What’s in store for the 2020 housing market? Image

What’s in store for the 2020 housing market?

By Penelope Graham on Jan 07, 2020

A spanking new decade is now upon us – but while the mood is set for 2020 to usher in fresh beginnings, the same can’t be said for Canada’s housing market. According to a number of forecasts, buyers, sellers and renters can expect the same ol’ issues to persist throughout the new year, such as crunched affordability, a lack of supply, and heating conditions in the nation’s biggest markets. Let’s take a look at what could be in store for the real estate industry this year.

Prices to keep heating up

While 2019 was arguably a year of recovery in many of Canada’s markets, as the effects of the federal mortgage stress test and various provincial policies were absorbed, that renewed strength could put a boil under price growth in 2020.  

The lower interest rate environment that helped juice home sales in the second half of 2019 is widely expected to stick around this year, with several national real estate associations forecasting an uptick in sales and, as a result, home values. According to the Canadian Real Estate Association, 2020 could ring in a total of 530,000 sales, up 8.9% from a national perspective. That will drive home prices up by 6.2% to an average of $531,000.

The Canada Mortgage and Housing Corporation has also released a strongly optimistic outlook, calling for a full recovery in both sales and prices, as home buyers enjoy a surge in income and population booms drive demand in the largest job markets. It expects 2020 sales to range between 480,600 and 497,700 transactions, up 6% from 2019, with the average price rising between 5.6 and 6.7% to $506,200 to $531,000.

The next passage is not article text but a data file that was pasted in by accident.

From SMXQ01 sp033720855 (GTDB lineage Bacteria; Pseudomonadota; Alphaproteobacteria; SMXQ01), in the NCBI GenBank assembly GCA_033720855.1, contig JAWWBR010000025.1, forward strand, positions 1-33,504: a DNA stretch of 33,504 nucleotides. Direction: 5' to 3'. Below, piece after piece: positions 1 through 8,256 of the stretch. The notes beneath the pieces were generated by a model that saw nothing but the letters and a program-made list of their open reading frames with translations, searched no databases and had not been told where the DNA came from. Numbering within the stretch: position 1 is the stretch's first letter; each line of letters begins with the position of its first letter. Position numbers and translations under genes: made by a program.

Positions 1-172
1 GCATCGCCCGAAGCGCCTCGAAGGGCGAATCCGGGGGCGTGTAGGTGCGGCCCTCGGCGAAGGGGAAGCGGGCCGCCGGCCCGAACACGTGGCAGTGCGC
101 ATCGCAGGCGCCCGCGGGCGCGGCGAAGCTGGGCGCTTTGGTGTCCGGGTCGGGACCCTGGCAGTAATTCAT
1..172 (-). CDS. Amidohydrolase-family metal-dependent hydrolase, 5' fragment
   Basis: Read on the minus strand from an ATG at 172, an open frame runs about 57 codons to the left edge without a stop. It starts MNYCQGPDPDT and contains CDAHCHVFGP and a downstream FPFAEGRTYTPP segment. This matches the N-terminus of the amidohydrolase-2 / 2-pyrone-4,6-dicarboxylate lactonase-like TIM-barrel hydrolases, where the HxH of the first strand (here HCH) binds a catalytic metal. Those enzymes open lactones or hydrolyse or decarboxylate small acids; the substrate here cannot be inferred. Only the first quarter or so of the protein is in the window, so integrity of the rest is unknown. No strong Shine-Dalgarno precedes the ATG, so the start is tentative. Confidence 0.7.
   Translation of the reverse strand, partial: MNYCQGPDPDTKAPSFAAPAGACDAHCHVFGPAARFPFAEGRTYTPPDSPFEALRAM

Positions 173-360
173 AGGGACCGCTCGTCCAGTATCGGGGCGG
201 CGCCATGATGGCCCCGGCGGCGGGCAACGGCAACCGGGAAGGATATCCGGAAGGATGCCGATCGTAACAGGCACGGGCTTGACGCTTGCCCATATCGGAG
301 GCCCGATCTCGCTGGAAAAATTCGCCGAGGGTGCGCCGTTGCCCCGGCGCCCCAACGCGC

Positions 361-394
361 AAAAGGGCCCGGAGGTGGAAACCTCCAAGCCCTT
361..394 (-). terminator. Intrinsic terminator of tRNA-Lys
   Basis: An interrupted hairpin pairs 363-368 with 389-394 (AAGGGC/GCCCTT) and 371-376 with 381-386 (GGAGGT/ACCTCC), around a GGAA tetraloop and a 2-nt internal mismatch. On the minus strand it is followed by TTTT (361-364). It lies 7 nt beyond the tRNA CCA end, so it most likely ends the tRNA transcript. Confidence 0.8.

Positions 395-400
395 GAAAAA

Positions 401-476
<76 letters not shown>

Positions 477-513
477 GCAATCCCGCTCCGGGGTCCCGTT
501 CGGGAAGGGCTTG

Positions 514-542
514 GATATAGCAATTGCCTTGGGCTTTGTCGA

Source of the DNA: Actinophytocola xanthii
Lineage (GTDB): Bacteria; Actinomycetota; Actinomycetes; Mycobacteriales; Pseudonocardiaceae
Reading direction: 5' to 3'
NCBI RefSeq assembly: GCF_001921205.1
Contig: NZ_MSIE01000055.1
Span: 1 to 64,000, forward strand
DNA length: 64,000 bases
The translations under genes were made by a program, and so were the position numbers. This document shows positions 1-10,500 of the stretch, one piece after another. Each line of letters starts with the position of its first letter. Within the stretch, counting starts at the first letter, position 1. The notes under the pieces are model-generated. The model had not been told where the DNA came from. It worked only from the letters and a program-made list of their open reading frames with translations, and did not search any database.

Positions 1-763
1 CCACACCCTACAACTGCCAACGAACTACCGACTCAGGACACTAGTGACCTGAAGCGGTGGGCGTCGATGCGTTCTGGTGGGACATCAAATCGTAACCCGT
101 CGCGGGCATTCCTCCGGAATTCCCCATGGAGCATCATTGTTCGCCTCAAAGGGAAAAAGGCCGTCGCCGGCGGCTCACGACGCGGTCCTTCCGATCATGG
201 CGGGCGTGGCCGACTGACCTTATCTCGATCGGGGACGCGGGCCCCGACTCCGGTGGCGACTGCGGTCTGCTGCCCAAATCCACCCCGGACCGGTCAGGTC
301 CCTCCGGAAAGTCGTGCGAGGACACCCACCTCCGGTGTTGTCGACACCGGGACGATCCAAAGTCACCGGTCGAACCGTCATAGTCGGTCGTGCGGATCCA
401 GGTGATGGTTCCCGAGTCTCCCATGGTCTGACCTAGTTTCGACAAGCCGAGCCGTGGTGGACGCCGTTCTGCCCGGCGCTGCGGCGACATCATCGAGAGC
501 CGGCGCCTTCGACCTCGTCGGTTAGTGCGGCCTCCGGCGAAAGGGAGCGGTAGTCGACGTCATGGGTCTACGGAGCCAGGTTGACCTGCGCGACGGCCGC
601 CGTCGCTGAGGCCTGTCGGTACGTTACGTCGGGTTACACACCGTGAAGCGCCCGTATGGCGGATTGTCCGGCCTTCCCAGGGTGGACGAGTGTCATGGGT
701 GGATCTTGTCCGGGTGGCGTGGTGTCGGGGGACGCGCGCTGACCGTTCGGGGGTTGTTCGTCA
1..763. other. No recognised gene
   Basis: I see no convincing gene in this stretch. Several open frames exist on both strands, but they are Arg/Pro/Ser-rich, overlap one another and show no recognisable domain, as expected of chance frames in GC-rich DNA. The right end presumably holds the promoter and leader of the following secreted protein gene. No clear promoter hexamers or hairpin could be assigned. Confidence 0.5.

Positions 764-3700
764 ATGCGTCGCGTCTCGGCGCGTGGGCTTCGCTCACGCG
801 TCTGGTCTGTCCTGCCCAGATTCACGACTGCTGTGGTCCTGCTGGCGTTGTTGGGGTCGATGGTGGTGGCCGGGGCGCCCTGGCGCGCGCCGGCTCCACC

“Overall, economic and demographic conditions will remain supportive of housing activity over the forecast horizon, halting the declines in starts, sales, and average home prices that followed the highs of 2016 – 2017,” states the CMHC. 

BC and Ontario to see greatest growth

While the national housing picture looks poised for growth, however, much of that will be concentrated in Ontario and British Columbia, with mixed results in the prairie markets and Maritimes. 

BC, in particular, is set for a big year; after sustaining steep double-digit percentage drops in both sales and price growth following new speculation and foreign buyer taxes introduced in 2017, sales are anticipated to rebound by up to 23% this year, with prices to rise between 2.8 and 3.6% at an average of $675,000 to $749,500, according to the CMHC.

In the Ontario real estate market, sales will hit between 204,200 and 213,800 units (+4.2 to 7.3%), with prices between $614,000 and $633,700 (+5.4 to 6.5%).

Buyers will fight it out in the GTA

Toronto sellers will be cheered to hear they’ll firmly have the upper hand once again in 2020, as the supply and demand gap that persistently grew throughout 2019 will continue throughout the new year. 

While the Toronto Real Estate Board reported steadily increasing sales throughout the year, new listings floundered; according to year-end numbers, the sales-to-new-listings ratio for the city hit 81% in November, indicating just over 20% of all new listings brought to market trading hands in a steep sellers’ market. Unless a considerable block of available homes for sale hit the market, these conditions could fuel price growth to too-hot-to-handle levels this year.